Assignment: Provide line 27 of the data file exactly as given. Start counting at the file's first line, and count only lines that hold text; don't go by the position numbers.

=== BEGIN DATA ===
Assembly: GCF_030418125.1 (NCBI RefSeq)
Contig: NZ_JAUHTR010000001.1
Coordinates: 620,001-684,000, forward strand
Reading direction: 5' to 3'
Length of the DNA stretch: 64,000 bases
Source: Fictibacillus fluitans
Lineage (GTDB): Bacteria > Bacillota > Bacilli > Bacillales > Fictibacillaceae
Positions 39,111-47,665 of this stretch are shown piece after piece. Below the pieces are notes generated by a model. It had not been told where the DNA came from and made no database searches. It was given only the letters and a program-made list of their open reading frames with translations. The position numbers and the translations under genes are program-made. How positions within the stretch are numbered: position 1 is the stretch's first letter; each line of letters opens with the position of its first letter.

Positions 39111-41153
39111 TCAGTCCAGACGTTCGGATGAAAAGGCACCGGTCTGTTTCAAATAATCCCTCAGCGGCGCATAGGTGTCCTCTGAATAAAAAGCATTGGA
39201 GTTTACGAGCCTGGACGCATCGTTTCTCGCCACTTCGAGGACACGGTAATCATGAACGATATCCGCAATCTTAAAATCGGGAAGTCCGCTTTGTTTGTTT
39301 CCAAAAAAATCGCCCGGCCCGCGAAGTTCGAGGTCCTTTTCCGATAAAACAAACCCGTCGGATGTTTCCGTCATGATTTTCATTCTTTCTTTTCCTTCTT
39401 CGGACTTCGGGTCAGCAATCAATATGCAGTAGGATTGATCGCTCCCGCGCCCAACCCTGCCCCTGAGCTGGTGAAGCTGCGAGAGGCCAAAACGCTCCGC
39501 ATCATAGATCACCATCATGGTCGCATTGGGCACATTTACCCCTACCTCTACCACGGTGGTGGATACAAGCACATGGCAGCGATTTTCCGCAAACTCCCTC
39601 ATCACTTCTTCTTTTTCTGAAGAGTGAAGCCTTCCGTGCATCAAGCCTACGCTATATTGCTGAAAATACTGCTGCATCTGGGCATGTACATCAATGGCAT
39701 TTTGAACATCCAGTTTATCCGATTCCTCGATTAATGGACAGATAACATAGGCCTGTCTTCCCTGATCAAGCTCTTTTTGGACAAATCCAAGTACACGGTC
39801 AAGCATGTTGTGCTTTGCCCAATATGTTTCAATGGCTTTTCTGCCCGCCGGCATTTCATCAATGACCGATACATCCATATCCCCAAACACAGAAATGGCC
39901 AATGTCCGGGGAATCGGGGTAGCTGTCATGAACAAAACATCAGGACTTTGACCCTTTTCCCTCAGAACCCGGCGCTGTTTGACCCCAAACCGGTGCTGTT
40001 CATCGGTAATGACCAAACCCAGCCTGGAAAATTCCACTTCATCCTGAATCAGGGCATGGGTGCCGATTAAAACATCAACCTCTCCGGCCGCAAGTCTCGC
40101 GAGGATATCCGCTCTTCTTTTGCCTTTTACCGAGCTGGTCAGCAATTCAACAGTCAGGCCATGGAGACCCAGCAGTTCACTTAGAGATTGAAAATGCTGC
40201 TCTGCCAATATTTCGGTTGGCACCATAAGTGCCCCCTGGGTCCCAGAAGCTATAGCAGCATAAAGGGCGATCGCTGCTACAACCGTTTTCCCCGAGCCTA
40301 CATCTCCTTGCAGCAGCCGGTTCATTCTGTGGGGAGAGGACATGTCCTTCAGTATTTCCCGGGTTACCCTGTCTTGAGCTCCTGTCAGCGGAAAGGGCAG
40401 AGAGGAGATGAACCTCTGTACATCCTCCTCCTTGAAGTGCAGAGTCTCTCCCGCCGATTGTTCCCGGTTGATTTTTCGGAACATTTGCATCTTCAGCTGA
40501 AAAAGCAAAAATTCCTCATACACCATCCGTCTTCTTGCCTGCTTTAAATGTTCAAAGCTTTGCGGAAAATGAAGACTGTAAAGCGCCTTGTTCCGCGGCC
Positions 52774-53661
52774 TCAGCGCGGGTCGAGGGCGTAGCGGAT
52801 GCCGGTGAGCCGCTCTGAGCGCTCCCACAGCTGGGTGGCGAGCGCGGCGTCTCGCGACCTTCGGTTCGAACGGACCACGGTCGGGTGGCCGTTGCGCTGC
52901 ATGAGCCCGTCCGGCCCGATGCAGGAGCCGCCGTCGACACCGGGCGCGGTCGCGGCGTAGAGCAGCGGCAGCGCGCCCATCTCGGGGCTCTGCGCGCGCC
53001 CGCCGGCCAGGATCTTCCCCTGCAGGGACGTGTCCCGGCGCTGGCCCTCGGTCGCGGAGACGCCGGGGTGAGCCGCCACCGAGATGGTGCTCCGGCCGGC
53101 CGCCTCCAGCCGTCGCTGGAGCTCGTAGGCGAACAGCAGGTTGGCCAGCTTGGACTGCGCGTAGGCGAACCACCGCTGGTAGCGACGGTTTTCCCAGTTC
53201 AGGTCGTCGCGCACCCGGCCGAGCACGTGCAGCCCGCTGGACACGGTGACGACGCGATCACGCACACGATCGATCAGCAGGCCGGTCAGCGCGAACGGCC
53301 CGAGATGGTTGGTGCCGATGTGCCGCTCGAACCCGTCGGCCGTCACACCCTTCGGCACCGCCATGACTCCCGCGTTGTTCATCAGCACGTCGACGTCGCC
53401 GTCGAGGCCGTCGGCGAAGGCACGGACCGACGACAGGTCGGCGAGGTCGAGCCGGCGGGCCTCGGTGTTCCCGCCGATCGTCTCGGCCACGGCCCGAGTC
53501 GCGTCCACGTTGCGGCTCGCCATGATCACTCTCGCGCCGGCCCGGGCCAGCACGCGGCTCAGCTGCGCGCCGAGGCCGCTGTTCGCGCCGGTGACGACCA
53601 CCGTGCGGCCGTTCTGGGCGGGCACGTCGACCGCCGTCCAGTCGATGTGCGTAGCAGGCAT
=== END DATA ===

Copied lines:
52801 GCCGGTGAGCCGCTCTGAGCGCTCCCACAGCTGGGTGGCGAGCGCGGCGTCTCGCGACCTTCGGTTCGAACGGACCACGGTCGGGTGGCCGTTGCGCTGC